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Spiders are like browsers, right? Well, if a browser follows a link that I have on my page that is set up with target="_blank" it spawns a new window.
Following that same logic, if a spider finds a link on my page with target="_blank" will it spawn another session of the spider?
Any advantage / disadvantage to using target="_blank" on your Gateway Page links?
Curious minds want to know. :)
The more I have thought about this I think it's a null issue (excuse the pun).
I must have been hypmotized there for a moment. The new browser will only open with an onClick or onMouseDown response. So, I guess (and again I am just guessing) that it makes no difference to the spider at all.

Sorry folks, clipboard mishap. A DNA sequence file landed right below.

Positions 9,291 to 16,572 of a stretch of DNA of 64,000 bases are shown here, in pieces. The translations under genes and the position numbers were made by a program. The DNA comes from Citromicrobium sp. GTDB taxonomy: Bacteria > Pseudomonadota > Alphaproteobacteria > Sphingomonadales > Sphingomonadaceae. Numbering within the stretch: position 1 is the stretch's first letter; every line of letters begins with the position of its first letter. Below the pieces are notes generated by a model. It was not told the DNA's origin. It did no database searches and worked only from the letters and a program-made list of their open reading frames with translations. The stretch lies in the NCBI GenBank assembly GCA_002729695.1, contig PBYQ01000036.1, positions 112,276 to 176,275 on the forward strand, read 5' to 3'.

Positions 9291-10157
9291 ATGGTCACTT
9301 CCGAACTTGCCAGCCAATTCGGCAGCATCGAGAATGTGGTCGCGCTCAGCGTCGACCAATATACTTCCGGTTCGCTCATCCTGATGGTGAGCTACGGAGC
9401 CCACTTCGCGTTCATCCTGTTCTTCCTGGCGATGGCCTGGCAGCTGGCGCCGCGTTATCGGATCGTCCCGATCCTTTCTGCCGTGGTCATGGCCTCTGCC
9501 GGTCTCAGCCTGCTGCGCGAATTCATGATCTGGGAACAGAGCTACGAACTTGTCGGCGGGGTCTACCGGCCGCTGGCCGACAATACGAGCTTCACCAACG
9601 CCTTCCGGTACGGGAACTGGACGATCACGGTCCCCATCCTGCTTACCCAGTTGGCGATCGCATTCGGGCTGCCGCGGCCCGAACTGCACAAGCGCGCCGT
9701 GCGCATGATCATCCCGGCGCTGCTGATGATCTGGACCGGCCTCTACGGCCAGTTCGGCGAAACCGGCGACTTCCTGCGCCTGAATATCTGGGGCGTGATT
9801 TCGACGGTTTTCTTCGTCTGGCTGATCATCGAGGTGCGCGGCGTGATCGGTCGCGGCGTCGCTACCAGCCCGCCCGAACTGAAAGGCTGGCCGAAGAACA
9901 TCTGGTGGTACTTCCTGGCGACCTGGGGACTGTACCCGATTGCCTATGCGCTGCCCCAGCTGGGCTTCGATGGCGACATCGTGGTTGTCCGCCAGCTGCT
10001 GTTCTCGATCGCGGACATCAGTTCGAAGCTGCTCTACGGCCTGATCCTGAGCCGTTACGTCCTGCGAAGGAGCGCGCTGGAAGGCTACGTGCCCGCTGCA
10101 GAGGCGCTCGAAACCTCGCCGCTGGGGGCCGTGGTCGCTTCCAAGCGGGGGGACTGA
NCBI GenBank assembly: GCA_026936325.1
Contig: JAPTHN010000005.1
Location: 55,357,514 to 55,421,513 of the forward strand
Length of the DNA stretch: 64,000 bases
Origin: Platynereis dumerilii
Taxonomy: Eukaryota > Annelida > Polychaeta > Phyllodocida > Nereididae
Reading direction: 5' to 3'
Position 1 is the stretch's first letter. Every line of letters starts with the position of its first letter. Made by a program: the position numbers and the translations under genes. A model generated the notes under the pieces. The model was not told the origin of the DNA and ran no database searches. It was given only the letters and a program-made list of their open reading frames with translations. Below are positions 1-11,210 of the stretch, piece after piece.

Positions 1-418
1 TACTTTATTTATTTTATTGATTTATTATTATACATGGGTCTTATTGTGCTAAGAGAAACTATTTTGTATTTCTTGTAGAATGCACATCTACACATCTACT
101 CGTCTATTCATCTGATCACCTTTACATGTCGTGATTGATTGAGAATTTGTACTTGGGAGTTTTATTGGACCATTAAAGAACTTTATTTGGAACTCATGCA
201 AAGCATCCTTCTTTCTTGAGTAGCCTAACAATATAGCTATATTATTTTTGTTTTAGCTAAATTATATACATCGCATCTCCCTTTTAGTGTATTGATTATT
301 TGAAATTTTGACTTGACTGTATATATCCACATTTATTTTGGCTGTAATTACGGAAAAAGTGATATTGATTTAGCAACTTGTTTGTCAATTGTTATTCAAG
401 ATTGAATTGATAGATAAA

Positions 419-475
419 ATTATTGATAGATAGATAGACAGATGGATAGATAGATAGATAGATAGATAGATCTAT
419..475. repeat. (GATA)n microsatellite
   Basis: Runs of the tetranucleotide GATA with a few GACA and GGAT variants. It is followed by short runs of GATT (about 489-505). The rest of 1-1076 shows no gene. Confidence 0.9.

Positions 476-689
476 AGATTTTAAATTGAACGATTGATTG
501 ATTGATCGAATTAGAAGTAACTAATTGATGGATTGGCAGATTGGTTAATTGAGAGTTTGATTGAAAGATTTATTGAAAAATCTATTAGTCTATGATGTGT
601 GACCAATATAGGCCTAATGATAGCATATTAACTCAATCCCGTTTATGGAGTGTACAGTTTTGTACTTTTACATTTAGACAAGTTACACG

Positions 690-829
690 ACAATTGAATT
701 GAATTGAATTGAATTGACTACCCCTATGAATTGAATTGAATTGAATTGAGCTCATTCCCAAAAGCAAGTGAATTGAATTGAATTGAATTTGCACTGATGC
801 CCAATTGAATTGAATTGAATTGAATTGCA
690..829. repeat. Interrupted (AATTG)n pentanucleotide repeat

hee hee... but at least I'm thinkin' about this stuff.
The part that does the actual request for the page, the actual download of the page - yes. That is where all resemblence stops.
>target="_blank" it spawns a new window.
That *is* the difference - spiders don't have windows and don't act upon anything on the page unless they are setup to do so.
Target=100% safe and friendly.
I use target=_top everwhere (probably on this page even). I loath framers.
However, if the links are on a "links page" using target=_blank to keep visitors from leaving the site permanently, yet this page is being submitted to search engines to enhance link popularity (or merely to get the linked-to sites found through crawling without submssing them)- if the target argument is used, will or will not the spiders follow the link? In other words, will spiders ignore the target argument and follow the link, or ignore the links altogether, defeating the purpose of the link page?